Cutting the Cord: I dare you!

Introduction: History

What does it mean to cut the cord. Easy, cancelling your cable TV subscription. It doesn’t mean adding free internet streaming TV, or adding Netflix or Hulu. It means “Cutting the cord to your cable subscription”. Sounds daring doesn’t it? Especially if you have been a long time cable subscriber. It’s all about saving money by not paying crazy cable TV prices. It started back around 2009 when the US government and the FCC decided to change the television airwaves from analog to digital. The US subsidized the American people by offering 2 coupons per household to a TV converter. A forty dollar coupon each. Analog TV went away on June 12, 2009 at approximately 11:59 EDT. This was a huge transition and it also meant you could not watch local broadcasting with the old standard TV Antenna. It meant you needed a digital converter. Not highly publicized and was good news for cable companies. The term Cord Cutter did not exist. People had to buy cable TV.

I was one of those people that by chance discovered the new TV converter coupon. I also discovered that analog was going away. But I was a cable subscriber and I was not a satisfied customer. I had to buy a slew of channels just to get the ONE I wanted. Ridiculous I thought. And the price? Way to high just to watch TV. And now I’m forced to get cable for local TV. Can you relate?

How did I do it?

It took a lot of research back in 2009. There was no Cord Cutting, not even the term. Streaming TV? No such thing. What existed was Netflix DVD rental, blockbuster was still around too. But Netflix came up with the idea to watch online with your laptop or computer. Then along came “The Roku Player” that you could attach to your TV and watch Netflix. I ordered one direct from the manufacturer in California before it was widely known.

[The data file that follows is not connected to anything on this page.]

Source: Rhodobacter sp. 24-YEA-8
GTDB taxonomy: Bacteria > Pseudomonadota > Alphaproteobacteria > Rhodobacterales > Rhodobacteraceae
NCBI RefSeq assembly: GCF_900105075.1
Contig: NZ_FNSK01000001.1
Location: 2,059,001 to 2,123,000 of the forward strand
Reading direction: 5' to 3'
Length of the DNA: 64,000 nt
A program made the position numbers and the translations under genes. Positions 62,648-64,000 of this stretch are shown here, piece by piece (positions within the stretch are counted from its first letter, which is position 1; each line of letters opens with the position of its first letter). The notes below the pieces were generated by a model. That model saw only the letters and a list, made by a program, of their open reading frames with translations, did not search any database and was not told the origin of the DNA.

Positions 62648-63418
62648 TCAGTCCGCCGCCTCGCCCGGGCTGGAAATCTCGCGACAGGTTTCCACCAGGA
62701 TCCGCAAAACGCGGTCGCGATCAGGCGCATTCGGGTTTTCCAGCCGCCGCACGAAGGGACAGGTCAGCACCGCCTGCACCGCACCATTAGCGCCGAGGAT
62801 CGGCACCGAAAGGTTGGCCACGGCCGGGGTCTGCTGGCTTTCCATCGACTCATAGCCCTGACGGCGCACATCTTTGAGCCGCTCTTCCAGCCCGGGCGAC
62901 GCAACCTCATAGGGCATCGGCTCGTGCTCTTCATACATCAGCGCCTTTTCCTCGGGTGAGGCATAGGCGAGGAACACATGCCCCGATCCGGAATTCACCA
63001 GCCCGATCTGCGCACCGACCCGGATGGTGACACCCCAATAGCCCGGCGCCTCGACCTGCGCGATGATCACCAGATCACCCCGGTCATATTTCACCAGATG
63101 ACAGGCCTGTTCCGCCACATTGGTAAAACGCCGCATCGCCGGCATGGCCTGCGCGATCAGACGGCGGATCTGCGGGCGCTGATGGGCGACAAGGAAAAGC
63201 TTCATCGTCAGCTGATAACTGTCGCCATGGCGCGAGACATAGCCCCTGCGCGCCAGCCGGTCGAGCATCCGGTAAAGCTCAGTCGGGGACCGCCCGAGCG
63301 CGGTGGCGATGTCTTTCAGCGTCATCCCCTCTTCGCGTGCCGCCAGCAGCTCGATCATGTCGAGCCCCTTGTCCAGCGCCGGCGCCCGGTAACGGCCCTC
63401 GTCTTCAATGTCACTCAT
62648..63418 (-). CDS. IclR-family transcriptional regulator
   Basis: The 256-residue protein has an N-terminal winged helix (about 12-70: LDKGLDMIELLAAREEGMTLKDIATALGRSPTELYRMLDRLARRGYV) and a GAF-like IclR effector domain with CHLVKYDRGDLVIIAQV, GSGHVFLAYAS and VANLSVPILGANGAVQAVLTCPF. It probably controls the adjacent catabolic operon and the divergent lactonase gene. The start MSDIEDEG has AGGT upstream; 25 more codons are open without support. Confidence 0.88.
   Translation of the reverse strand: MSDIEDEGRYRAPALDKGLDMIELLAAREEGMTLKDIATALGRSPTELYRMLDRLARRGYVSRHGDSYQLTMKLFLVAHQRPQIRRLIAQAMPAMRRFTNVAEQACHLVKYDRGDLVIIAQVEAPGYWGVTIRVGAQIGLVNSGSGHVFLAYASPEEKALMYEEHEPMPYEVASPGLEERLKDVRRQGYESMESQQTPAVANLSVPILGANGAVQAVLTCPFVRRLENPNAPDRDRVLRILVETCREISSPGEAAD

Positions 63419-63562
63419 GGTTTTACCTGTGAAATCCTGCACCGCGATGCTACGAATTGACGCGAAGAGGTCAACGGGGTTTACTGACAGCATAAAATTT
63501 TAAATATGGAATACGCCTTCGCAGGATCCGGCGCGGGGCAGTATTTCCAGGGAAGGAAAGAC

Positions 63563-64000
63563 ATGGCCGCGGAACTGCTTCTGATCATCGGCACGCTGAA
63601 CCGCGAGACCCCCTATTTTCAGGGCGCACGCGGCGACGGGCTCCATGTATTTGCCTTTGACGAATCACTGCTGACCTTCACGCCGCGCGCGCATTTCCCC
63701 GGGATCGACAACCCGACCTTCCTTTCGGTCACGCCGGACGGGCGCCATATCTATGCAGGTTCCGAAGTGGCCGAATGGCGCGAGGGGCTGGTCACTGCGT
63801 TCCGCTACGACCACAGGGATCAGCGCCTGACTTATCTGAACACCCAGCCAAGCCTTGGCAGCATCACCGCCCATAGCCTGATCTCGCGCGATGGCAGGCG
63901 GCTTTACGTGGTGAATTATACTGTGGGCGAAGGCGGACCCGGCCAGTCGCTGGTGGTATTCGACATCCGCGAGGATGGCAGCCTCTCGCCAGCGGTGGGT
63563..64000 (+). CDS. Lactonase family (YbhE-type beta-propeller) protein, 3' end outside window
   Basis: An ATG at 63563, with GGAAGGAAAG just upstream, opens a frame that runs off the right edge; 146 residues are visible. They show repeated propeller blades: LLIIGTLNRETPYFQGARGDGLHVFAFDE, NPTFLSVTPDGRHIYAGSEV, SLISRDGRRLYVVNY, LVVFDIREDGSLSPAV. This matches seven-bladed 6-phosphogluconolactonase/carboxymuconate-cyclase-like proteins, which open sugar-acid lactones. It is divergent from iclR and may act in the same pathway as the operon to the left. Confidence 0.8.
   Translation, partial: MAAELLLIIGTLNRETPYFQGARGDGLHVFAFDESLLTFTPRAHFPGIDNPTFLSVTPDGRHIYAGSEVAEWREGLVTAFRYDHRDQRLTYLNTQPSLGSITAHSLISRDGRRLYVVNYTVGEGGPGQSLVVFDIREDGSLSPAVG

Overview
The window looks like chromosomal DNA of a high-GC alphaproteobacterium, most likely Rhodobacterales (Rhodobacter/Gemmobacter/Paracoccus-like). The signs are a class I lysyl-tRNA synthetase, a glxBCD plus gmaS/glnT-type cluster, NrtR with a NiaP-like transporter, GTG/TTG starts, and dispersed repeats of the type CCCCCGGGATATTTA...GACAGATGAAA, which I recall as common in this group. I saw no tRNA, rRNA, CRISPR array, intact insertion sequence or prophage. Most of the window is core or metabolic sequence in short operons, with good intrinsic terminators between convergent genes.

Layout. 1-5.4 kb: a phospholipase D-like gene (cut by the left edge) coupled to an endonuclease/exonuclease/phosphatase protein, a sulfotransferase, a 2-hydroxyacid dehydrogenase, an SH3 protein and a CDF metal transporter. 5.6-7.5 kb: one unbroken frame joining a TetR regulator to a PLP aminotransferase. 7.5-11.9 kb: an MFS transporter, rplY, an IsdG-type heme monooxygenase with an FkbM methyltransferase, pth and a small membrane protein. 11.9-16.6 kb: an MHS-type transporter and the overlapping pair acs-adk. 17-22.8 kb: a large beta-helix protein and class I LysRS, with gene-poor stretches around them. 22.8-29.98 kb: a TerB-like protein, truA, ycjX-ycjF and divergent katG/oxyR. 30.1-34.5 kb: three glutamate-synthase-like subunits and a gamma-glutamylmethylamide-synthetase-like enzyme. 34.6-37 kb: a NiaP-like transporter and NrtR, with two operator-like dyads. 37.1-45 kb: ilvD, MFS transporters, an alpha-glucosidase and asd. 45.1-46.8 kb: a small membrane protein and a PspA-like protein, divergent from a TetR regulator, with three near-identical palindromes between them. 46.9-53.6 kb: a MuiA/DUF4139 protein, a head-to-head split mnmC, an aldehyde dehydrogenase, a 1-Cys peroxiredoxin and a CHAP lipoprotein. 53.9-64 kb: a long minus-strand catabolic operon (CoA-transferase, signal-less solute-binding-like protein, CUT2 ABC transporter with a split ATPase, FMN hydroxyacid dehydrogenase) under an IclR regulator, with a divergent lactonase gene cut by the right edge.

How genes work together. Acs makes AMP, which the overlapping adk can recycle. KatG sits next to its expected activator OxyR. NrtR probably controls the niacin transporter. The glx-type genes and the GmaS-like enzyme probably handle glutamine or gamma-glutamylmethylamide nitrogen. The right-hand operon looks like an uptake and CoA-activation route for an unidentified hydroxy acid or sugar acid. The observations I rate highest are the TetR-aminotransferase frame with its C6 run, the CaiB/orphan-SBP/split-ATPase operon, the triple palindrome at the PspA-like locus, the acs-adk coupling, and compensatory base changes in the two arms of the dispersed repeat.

But what about local channels? That’s where the TV converter came into place. I received the 2 subsidized converter coupons valued at $40 each. I bought 2 at $49.99 each and with the coupon I saved $40 each per converter. The next step was I needed an antenna, a digital antenna to attach to the converter and to the TV. I took a chance because I really didn’t know how the broadcast channels were distributing their channels. However in my research I found antennaweb.org which gives a listing of digital channels in your area. This is a free tool to maximize your TV reception.

Next I had to buy a digital antenna

Walmart had a couple of digital antenna’s back then. But today they are widely available. You can find many at Amazon. This one I recommend and has a decent range to get quite a few channels:

[2018 Latest] Amplified HD Digital TV Antenna Long 65-80 Miles Range – Support 4K 1080p & All Older TV’s Indoor Powerful HDTV Amplifier Signal Booster – 18ft Coax Cable/USB Power Adapter. $27.99

 

 

 

There is a vast array of antennas to choose from on amazon. I would encourage you to visit you to visit antennaweb.org to find the signal range that is appropriate for you. And remember buying an antenna is a one time deal not a subscription and the airwave broadcast is FREE.

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